One of your biggest brand advocates gets a tattoo of your company logo. Embarrassing or flattering? Ask Google. It actually happened to them.
Extreme brand superfans have taken outlandish measures ranging from sporting a company's logo on a coffin to eating and drinking nothing but Starbucks for a year. Brand advocates are important catalysts for new buyers, who appreciate the input of their fellow customers, but such die-hard devotion can also backfire — which begs the question: How should a marketing department interact with fans from the fringe?
One company that has rallied its superfans successfully is cosmetics behemoth Sephora. Recognizing that Millennials, the youngest generation with purchasing power, spend 30 percent of their time digesting user generated content (according to research by Ipsos MediaCT), the company created a virtual space for its superfans to properly advocate for the brand.
Working with marketing firm Lithium, Sephora opened its own online community, Beauty Talk, in 2010. Over the last four years, the group has corralled its superfans in one place where they can share beauty tips and, perhaps most importantly, link their social feeds directly to the site for extra influence. According to Lithium, the site has garnered over 1 million monthly page views as of September 2014.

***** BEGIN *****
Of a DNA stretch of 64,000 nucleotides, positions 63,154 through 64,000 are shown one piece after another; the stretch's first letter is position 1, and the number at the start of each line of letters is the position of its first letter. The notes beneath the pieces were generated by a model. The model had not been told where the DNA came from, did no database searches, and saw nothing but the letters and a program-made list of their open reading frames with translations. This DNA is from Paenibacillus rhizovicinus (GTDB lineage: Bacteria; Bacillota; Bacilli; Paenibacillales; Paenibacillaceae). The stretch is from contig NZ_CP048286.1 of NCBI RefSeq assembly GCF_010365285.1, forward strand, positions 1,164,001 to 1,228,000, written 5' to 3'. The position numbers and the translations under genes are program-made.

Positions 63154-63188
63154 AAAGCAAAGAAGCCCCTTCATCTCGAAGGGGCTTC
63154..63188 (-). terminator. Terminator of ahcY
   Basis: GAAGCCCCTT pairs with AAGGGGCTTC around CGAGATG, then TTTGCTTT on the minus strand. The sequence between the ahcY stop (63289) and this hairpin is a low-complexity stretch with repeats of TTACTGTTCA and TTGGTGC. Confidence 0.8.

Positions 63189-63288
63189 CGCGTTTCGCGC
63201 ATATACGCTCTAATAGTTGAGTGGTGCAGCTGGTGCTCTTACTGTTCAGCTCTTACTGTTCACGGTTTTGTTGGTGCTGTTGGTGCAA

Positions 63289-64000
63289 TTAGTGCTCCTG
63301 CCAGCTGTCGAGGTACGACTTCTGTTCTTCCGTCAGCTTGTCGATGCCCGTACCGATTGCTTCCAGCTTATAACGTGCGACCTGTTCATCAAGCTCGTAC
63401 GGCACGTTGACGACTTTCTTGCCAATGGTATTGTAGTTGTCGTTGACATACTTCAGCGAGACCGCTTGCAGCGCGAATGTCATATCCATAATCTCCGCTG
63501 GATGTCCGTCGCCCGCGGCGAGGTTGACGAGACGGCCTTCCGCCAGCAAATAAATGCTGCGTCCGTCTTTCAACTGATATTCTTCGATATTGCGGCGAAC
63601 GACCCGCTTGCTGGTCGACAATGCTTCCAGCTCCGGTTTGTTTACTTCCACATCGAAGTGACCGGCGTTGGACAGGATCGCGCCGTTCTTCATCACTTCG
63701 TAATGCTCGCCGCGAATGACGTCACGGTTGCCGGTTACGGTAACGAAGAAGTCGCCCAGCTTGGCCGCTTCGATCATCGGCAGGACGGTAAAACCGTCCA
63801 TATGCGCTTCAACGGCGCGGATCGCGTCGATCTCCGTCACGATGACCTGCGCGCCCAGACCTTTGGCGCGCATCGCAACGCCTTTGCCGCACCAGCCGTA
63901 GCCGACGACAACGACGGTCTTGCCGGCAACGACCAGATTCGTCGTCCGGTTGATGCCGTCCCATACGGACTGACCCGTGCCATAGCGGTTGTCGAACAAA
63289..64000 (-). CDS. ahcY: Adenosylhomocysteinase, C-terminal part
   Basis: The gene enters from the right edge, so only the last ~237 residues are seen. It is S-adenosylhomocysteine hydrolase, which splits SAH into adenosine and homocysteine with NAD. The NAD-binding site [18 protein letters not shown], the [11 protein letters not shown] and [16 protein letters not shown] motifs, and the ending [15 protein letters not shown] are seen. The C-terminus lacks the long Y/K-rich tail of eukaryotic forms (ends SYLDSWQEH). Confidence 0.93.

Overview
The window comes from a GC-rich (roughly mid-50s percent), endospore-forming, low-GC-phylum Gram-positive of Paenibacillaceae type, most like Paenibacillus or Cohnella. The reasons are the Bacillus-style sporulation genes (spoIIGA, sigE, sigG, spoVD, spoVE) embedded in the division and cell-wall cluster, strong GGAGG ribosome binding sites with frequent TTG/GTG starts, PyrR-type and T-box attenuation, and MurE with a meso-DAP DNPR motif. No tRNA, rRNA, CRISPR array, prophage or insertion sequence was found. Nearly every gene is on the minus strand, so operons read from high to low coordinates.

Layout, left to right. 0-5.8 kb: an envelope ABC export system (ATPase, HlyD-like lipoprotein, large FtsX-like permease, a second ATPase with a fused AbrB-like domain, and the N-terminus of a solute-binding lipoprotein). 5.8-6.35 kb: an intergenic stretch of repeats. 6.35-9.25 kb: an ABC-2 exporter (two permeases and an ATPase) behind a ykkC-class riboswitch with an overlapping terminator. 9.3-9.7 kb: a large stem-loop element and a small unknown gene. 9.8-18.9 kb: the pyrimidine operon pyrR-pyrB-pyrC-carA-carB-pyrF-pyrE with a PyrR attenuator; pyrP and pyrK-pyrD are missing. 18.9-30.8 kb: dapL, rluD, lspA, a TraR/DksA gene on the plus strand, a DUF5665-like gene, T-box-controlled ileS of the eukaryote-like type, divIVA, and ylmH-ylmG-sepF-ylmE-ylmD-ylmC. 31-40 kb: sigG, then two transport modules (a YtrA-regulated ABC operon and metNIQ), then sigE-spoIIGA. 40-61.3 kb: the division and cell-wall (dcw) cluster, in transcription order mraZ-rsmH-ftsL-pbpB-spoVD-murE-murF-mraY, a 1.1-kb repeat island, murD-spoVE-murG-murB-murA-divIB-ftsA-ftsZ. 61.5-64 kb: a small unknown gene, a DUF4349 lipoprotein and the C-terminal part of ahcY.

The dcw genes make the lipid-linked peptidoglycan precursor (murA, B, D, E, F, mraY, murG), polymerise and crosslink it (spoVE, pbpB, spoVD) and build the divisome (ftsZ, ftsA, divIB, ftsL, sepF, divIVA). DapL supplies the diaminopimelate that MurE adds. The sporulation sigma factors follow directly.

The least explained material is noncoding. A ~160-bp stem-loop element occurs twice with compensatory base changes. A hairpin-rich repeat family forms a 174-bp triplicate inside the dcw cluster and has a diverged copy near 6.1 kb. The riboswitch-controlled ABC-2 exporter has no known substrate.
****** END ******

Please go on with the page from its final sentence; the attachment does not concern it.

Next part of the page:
In the new era of marketing, both content and customers are key to success. Here, Sephora has successfully married the two, allowing its customers to take charge and create meaningful content about the brand. Skype and Verizon also utilize similar online communities where superfans become valued brand advocates. Companies can use the metrics available to them (as members link their social credentials to the community) to push appropriate messages to these advocates, as well as watch meaningful patterns in their online behavior.
The invitation to be part of a brand community works. According to Lithium's chief scientist Michael Wu, Sephora’s team found that community users spent nearly 3 times more on the company’s products than the average customer. The company has been able to use the community to engage with its top customers — something the superfans tend to appreciate.
It seems, a little special attention and community building can go a long way to keep your customers out of tattoo parlors and into digital communities, where they can help create powerful buzz online.
Image via CanStock Photo